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Report No. 115

Central Tax Court

2.26. Having eliminated the possible source of delay and conflict in the interpretation of tax laws, a suitable forum must be created at a stage above the Income-Tax Appellate Tribunal and below the Supreme Court of India which will have a nation wide jurisdiction. A Central Tax Court having an all-India jurisdiction would have two distinct advantages: (1) that it will introduce an all-India perspective in the matter of interpretation of tax laws, and (2) conflicts of decisions amongst various High Courts making it obligatory for the Supreme Court to deal with the matter would be eliminated. There are some more incidental advantages which may be briefly narrated.

A body dealing with specialist litigation round the year will acquire both speed and consistency in its views. A possibility of difference of opinion amongst benches of the Central Tax Court can be easily resolved by a dissent being examined by a larger Bench of the Central Tax Court. Common questions of law arising in a number of appeals coming before it can be dealt with by a common judgment. There will be thus unanimity in decisions, continuity and consistency in dealing with common questions arising before it. Therefore, a Central Tax Court at a stage midway between Income-Tax Appellate Tribunal and Supreme Court of India must be set up.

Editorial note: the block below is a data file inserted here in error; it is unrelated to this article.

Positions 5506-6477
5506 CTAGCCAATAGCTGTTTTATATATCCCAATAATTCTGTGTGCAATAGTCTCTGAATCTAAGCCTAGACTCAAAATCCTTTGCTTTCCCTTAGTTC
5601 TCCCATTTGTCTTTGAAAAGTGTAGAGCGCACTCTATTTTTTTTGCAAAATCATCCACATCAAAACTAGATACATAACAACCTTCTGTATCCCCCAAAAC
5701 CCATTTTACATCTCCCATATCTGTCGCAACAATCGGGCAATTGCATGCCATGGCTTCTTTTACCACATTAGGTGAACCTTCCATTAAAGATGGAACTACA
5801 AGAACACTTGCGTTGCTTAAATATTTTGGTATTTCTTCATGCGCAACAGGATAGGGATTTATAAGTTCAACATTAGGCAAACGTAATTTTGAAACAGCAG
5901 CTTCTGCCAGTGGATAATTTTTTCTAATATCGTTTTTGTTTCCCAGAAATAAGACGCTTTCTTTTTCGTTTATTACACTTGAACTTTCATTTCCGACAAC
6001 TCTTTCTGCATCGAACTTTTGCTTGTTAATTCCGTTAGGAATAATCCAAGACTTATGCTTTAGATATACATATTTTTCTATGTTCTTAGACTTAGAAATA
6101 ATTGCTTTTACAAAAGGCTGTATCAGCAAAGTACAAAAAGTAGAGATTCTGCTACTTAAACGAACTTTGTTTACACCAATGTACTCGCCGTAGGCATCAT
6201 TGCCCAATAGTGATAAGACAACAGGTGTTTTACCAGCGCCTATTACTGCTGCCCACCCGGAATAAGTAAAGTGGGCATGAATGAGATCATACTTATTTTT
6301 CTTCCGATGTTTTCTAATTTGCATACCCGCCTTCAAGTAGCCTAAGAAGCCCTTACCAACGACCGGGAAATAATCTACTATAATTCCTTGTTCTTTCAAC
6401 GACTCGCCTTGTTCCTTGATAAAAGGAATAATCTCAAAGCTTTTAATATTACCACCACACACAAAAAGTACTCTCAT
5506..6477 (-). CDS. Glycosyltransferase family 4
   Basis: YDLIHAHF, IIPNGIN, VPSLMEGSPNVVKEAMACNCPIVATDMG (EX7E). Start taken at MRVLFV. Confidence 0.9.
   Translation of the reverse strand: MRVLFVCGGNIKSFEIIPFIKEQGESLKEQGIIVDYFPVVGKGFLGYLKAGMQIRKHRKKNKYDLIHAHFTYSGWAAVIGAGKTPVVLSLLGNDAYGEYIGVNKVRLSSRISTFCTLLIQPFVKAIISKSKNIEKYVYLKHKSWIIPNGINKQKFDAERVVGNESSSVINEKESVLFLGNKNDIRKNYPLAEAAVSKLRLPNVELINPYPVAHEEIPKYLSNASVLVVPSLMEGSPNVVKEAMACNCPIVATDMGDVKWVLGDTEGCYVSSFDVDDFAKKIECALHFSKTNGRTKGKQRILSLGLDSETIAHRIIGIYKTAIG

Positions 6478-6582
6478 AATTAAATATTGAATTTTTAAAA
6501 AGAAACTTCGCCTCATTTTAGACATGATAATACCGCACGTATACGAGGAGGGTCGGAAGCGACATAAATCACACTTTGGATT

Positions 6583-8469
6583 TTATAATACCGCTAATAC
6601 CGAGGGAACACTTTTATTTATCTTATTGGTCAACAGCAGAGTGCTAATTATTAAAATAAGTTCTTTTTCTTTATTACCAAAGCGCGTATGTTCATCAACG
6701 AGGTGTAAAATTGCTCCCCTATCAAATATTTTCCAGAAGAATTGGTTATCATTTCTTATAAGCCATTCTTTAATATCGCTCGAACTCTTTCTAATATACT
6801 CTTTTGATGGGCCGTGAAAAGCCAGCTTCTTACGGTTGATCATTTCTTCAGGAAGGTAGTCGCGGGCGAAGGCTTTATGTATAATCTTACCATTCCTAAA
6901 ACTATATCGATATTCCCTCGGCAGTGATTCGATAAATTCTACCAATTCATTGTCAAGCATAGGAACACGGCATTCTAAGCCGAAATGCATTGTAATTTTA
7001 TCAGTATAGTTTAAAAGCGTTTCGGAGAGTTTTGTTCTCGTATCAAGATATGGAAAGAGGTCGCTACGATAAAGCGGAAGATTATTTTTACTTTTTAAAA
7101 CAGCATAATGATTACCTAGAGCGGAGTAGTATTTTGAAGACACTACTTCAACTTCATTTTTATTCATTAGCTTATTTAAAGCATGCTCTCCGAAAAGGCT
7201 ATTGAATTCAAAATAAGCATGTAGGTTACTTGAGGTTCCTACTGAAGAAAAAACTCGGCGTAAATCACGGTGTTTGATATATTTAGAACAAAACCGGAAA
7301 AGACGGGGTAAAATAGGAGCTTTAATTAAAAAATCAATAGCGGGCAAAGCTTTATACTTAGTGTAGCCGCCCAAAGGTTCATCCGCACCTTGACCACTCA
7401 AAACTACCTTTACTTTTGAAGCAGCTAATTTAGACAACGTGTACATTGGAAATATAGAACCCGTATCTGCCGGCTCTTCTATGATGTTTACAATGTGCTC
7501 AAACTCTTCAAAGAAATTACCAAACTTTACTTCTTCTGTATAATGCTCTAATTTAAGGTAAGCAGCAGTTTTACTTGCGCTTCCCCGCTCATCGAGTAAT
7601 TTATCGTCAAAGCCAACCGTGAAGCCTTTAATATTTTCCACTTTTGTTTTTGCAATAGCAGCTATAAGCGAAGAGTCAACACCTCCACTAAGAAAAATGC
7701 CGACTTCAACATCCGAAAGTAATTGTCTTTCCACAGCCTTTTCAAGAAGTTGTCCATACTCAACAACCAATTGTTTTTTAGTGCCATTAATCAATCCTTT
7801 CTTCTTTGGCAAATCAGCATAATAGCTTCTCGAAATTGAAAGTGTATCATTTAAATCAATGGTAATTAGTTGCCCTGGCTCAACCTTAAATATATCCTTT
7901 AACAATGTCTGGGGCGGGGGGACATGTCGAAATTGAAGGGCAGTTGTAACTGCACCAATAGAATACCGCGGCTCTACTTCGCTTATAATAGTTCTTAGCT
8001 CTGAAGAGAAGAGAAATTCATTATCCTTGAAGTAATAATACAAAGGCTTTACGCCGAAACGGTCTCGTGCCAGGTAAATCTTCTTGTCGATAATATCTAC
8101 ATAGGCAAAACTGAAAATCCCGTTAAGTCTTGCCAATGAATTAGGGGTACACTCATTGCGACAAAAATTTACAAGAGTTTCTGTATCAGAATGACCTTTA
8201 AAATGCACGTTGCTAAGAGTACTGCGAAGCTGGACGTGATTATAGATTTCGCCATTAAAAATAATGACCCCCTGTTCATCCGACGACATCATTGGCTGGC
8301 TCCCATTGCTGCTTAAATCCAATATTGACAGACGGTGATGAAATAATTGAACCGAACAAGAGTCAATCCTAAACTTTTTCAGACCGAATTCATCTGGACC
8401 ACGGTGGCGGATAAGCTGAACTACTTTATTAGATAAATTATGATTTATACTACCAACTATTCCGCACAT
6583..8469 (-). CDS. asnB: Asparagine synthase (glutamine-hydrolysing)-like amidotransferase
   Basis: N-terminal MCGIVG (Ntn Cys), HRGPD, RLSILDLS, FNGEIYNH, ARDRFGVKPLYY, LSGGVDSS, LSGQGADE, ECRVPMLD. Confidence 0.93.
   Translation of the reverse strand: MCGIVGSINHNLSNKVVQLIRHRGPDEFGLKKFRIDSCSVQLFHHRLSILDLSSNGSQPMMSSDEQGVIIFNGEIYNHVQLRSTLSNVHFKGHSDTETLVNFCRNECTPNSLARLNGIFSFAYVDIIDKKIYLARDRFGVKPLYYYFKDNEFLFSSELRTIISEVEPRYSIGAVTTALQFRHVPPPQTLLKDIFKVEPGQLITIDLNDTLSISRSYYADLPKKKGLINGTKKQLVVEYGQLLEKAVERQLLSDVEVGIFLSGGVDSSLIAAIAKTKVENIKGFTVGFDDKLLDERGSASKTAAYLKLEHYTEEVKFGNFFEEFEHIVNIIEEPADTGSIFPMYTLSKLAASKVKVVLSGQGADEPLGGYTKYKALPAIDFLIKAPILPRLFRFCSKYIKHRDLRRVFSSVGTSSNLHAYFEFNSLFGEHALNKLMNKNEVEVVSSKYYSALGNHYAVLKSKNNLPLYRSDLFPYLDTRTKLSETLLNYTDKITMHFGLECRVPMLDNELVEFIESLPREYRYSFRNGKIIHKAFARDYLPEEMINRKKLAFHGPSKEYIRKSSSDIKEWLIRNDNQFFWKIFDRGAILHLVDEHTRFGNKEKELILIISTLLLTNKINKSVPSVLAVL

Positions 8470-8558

2.27. What must be the format of the Central Tax Court? It appears that since the introduction of Part XIVA in the Constitution by the Constitution (Forty-second Amendment) Act, 1976, a belief has gained ground that appropriate legislature may set up Tribunals in respect of all or any of the matters specified in clause (2) of Article 323B with respect to which such legislature has power to make laws. Amongst the subjects referred to in clause (2), is levy, assessment, collection and enforcement of any tax. The appropriate legislature can also be the Parliament in the matter of levy, assessment, collection and enforcement of any tax referable to entries in the Union List. It is not disputed that a Tribunal having all-India jurisdiction can be set up to deal with levy, assessment, collection and enforcement of any centrally leviable tax. But this should not impede a further enquiry whether a court can be set up for the same purpose within the framework of the Constitution. And let it be remembered that there is a recognisable and visible difference between a court and a tribunal both with respect to its capacity, credibility and impact.